treatments-waiting-times

Consultant-led Referral to Treatment Waiting Times Data 2023-24, November 2023

The chart above shows the estimated number of incomplete pathways and the estimated number of unique patients waiting for consultant-led treatment with the NHS in England, from November 2022 to November 2023. The lines in the chart show a steady increase in both from November 2022 until reaching a peak in September 2023, and then falling.

Those speaking on behalf of Government should make it easy for people to understand and verify what data it uses to inform the public. Taking a transparent approach by default ensures confidence in public messaging is not undermined.

Yours sincerely,

Ed Humpherson

Veronica Hawking to Sir Robert Chote: NHS waiting lists in England

Dear Sir Robert,

I am writing on behalf of 38 Degrees and our supporters to raise concerns about a potential misrepresentation of NHS waiting list data by the Department of Health and Social Care.

In a statement in today’s Times, a spokesperson for the Department of Health and Social Care said “cutting waiting lists is one of the government’s top five priorities, and despite the impact of strikes, we have cut the total waiting list and the number of individual patients waiting for treatment.” [1]

This statement is in response to an open letter published a year to the day after the Prime Minister made getting waiting times down one of his five priorities. At the time when the Prime Minister made that promise, 6.06 million patients were waiting for 7.20 million procedures. [2] In October 2023 – the latest data available – 6.44 million patients were waiting for 7.71 million procedures. [3]

We believe this spokesperson may be referring to the fact that between September and October 2023, the number of patients fell from 6.50 million to 6.44 million and the number of procedures fell from 7.77 million to 7.71 million. [4] However, we believe it is misrepresentative to claim that the government has cut waiting lists, especially considering that these figures are still higher than they were when the Prime Minister made his promise that they would fall, on 4 January 2023.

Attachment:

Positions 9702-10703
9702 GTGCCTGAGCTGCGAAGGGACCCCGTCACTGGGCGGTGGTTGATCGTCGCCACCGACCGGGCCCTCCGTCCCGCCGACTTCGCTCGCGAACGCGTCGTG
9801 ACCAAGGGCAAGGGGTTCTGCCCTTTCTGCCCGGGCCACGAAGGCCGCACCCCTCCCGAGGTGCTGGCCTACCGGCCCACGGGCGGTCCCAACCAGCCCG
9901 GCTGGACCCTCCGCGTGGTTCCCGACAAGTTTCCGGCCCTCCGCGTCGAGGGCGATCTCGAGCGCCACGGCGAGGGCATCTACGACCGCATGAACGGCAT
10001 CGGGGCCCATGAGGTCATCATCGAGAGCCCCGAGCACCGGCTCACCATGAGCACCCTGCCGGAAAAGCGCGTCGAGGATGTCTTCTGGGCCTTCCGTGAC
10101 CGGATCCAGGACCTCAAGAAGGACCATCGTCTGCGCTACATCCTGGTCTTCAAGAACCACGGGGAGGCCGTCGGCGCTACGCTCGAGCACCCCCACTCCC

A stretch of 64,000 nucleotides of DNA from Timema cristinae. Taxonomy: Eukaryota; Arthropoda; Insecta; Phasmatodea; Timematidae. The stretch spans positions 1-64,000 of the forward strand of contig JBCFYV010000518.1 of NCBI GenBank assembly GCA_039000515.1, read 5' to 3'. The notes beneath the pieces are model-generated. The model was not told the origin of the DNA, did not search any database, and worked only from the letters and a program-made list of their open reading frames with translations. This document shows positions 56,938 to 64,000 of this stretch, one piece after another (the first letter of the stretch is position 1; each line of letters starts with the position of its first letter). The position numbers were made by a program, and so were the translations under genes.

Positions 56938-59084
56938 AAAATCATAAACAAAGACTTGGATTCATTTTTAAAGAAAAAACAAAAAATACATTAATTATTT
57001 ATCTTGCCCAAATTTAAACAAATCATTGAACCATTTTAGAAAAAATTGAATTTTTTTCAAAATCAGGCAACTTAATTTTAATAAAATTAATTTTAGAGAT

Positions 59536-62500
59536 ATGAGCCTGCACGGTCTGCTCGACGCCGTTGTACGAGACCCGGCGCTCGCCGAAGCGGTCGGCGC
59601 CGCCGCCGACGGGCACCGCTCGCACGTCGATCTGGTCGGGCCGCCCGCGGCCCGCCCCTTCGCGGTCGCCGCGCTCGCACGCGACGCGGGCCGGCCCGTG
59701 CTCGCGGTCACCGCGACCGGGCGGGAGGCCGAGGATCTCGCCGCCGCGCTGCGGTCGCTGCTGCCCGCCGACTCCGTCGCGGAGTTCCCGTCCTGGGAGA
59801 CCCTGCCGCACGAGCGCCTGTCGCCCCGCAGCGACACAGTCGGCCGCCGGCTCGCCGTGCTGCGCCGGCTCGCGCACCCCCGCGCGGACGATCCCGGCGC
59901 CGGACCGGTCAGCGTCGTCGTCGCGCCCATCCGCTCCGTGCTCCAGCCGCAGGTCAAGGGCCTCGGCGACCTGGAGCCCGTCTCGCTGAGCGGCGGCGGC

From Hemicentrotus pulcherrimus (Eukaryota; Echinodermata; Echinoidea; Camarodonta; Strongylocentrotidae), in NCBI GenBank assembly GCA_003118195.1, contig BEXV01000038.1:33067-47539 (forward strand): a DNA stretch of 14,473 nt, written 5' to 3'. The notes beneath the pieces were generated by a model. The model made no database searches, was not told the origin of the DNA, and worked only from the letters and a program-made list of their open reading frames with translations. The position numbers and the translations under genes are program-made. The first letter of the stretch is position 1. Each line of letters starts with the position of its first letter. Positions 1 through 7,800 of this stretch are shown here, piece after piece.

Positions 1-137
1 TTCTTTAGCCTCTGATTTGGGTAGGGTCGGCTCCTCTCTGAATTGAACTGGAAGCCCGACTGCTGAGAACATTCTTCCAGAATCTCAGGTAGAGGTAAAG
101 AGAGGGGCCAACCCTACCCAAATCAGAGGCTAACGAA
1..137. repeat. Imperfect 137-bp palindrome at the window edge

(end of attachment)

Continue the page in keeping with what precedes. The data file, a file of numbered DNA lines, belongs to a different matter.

We raise this matter in light of other concerns raised regarding the accuracy of government statements, including the claim that ministers have “cleared” the asylum backlog, which you are currently investigating. [5]

We therefore ask that you investigate the Department of Health and Social Care’s statement to The Times and to offer your guidance on whether they are misrepresentative .

We look forward to your response on this matter.

Yours sincerely,

 

Veronica Hawking,

 

NOTES

[1] The Times, Thursday 4, January 2024, Page 6, “Celebrities urge PM to cut wait lists”
[2] NHS England: RTT Overview Timeseries Including Estimates for Missing Trusts Oct23
[3] Ibid
[4] Ibid
[5] The Standard: Statistics watchdog to scrutinise Sunak’s claim the asylum backlog has been
‘cleared’, Wednesday 3, January 2024

 

Ed Humpherson to Tony Dent: Household Costs Indices

Dear Tony,

Household Costs Indices

Thank you for your letter dated 14th December 2023, relating to the publication of the Household Costs Indices (HCIs), and more widely relating to the UK’s suite of inflation statistics. I hope you and your colleagues had a good festive break and I wish you all a Happy New Year for 2024.

It is good to hear of strong engagement with these statistics and that the new HCIs received a warm welcome at the Royal Statistical Society/Resolution Foundation event on 12th December.

You highlighted the demand for HCI statistics and asked when National Statistics status may be considered. ONS faces competing priorities and user need following delivering the first quarterly release of these statistics. This includes whether the new HCIs should be published monthly, the timing of the publication and when the statistics should be put forward for formal accreditation (previously referred to as National Statistics badging). My team is having ongoing discussions with the ONS Prices team around these developments, the competing priorities and suitable timing for ONS to seek accreditation for these statistics. We will ensure that we seek your views once we start the assessment to consider accreditation of the HCIs.

In response to your concerns that CPIH is compromised by inadequacies, we would note that there is ongoing debate about the optimal methodology for capturing housing costs, and ongoing work within the ONS to improve the data that is received to capture these costs as fully as possible, both for rents and for owner-occupied housing. From a regulatory perspective, we are aware that the ONS is keen to seek accredited official statistics status for the new private rental series and, by default, the continued accredited statistics status of CPIH. With this in mind, alongside the ongoing debate about how best to capture housing costs, we plan to commence an assessment of the new Price Index of Private Rents and the owner-occupiers housing element of the CPIH in the spring. We will seek your views as part of this assessment.

We are pleased to see the improvements that ONS is making to these statistics and believe that ONS was transparent in publishing the impact analysis of including the new private rental series around the limitations of the previous data and methods, which were the best available data at the time. The latest rents data are more comprehensive and detailed than the historic data and that, combined with methodology changes, is enabling more robust estimates to be produced around rents.